April 18, 2016
A New Dimension in Population Health
Attempts to improve population health typically rely on four categories for assessing risk. A fifth needs to be added.
With the healthcare landscape changing from fee-for-service to fee-for-value models, healthcare provider systems (hospitals, clinics, independent physician associations, etc.) are now, more than ever, under pressure to effectively manage the health and cost outcomes of their given populations. Under such models, providers are not only providing healthcare service to the patients, but they are also sharing in the financial risk and reward of patient costs. To effectively become a value-based organization, providers today are adopting a process broadly termed “population health.”
The “population health” process usually starts with identifying key segments of a population that face certain risks of adverse health outcomes and thereby high cost — a step known as “risk stratification.” Once risk is stratified, appropriate patient intervention programs are employed to improve: access to health, targeted encounters with providers and continuous monitoring of patient risk. This leads to lower emergency room visits, better clinical outcomes (such as properly managed blood glucose levels for diabetics) and lower financial cost.
There are many proven methods of risk-stratification to assign patients to low-, medium- or high-risk groups. For example, the adjusted clinical groups method examines patient diagnoses, and the elder risk assessment method assigns risk based on patient demographics. In today’s market, we observe many proprietary methods of risk stratification developed by various provider systems. The variables used in risk stratification can be classified into the following categories:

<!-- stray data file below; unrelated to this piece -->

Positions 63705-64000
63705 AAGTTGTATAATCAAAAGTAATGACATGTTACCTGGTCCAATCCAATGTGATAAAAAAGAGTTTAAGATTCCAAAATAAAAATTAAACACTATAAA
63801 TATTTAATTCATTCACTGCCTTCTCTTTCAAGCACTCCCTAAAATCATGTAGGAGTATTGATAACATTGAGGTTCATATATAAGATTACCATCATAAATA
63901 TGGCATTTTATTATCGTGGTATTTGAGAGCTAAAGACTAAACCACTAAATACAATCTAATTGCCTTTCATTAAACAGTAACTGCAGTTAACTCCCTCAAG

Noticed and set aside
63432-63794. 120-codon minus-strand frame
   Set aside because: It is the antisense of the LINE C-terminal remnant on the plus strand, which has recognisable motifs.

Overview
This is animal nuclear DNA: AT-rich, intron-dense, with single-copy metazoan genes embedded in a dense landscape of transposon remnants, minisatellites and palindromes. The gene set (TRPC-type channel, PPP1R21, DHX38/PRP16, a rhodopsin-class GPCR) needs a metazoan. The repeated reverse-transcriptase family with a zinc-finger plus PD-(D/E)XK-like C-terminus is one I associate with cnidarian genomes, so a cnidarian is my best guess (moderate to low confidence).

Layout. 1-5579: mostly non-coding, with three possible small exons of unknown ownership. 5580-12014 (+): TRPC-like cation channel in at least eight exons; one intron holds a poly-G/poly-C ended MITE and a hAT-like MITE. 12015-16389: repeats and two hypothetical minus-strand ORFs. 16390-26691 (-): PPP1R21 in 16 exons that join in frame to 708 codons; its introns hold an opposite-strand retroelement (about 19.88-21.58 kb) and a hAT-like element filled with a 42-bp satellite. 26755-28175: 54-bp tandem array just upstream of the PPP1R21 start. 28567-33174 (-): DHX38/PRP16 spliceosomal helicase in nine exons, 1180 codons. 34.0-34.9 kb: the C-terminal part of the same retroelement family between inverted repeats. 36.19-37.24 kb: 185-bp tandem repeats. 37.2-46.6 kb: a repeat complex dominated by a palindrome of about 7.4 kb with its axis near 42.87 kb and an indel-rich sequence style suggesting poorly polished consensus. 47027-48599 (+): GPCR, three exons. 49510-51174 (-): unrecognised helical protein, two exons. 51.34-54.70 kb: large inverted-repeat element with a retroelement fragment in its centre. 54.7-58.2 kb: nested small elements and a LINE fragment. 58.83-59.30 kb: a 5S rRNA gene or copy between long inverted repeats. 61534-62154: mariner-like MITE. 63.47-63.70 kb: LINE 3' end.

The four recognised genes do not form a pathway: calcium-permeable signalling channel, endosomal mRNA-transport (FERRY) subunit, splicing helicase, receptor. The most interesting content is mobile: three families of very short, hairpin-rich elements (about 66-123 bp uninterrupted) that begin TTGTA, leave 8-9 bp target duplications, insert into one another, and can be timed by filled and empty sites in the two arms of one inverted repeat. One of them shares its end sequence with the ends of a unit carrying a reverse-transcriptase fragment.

- Clinical: Data from electronic medical records (EMRs), patient vitals, laboratory data, etc.
- Administrative: Usually patient claims that track diagnosis and procedures already conducted
- Socio-Economic: Patients’ social situations, family and friend support systems, language preference, community involvement, the degree of influence that out-of-pocket expenses could have on the patient’s well-being, etc.
- Lifestyle: Health and activity tracking devices such as Fitbit, Apple Watch, etc., which carry critical daily lifestyle data about a patient
While the above categories play a large role in risk stratification, a new dimension known as “spatial access” can significantly lend leverage to the provider systems in affecting patient outcomes. For some patients, the overall risk may increase significantly because of their spatial, geographical and transportation access to medical and wellness resources. Spatial access refers to patients’ geographic proximity and ease of mobility to resources such as hospitals, primary care physician offices, primary and specialty care clinics and nurses. The geographic arrangement of patient and provider resources can play a significant role in healthcare utilization. For example, patients living in areas with fewer healthcare resources — regions often termed “doctor deserts” — have been linked with higher rates of preventable ER visits that are notorious for raising healthcare costs without necessarily improving healthcare outcomes. Using geographical and spatial analysis to supplement existing risk stratification techniques can help providers with an untapped method of assessing risk and generating better ROI in the long run.